The first three miles are basically uphill, and all I kept doing was trying to "catch up." I was behind my pace already... and my brain would not shut up! I was only 4 miles in, and I was not feeling my normal calm happy feeling. I managed to "catch up" to the 4:15 pacers, but really worked to do so. Not smart.
|The Course Map|
I saw my big(gest) brother John at mile 5 near Georgetown. Perfect timing... I needed this. I was so excited to see him, and that did wonders for me. He even made a sign for me so I could find him. And I got to hear his voice and his yell, which just filled my heart.
|My oldest brother, Johnny!|
I finally started to settle down a little, and realize I could still PR but just not have my super-good-day time. At mile 7, I ceremoniously ripped off the pace bands I was wearing, and decided to just let it go. I needed to calm down, and just be in the moment. Despite this decision, my brain still kept at me, periodically yelling about pacing and goal times, about being late and not finding my stride. I kept yelling back, "Let it go! Just calm down!" I probably was muttering out loud!
My sister appeared on the course around Mile 11, and that was a total surprise! She's so good like that, and I got a hug from her. It took those four miles to really quiet my brain, and I was starting to feel content with slowing down a bit and just being happy with this slower pace than I had planned.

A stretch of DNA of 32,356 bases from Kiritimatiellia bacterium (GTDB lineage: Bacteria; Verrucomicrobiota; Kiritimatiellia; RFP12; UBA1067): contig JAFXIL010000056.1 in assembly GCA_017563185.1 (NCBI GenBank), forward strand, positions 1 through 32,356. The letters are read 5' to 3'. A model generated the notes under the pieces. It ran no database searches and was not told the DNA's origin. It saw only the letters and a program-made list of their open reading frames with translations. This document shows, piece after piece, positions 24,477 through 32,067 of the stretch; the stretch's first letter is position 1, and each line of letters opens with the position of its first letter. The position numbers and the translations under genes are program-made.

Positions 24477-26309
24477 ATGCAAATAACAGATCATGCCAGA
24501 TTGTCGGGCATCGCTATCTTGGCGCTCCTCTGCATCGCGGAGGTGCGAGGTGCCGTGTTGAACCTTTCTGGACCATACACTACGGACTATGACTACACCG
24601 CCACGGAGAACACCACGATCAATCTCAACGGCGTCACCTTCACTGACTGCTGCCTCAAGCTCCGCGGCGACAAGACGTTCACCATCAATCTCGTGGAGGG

And then it happened: my stomach really started hurting. Cramping up. To the point that I was having trouble ignoring it. I kept telling myself, "just get to the halfway point at Mile 13, and we'll see where we are." Mile 12 to 13 goes down to Haines Point and is known as the Solemn Mile or "Run to Honor" mile. It is dedicated to fallen service members, and they ask runners to honor that while they run. The wind was whipping around, and there were families of the fallen holding American flags. There were placards depicting the photos of the fallen. It was so moving and beautiful. That helped me re-focus on something other than my stomach.
I made it to 13, and I knew I was in big trouble. I needed a bathroom. Found it. But the problem with stopping in a race like this is the legs cramp up and its hard to get moving again. I lost my pace, but tried to just keep going. I came out of Haines Point at around Mile 15, and saw my brother and sister again... and found another bathroom. And then I had to walk. HAD TO. It just sucked.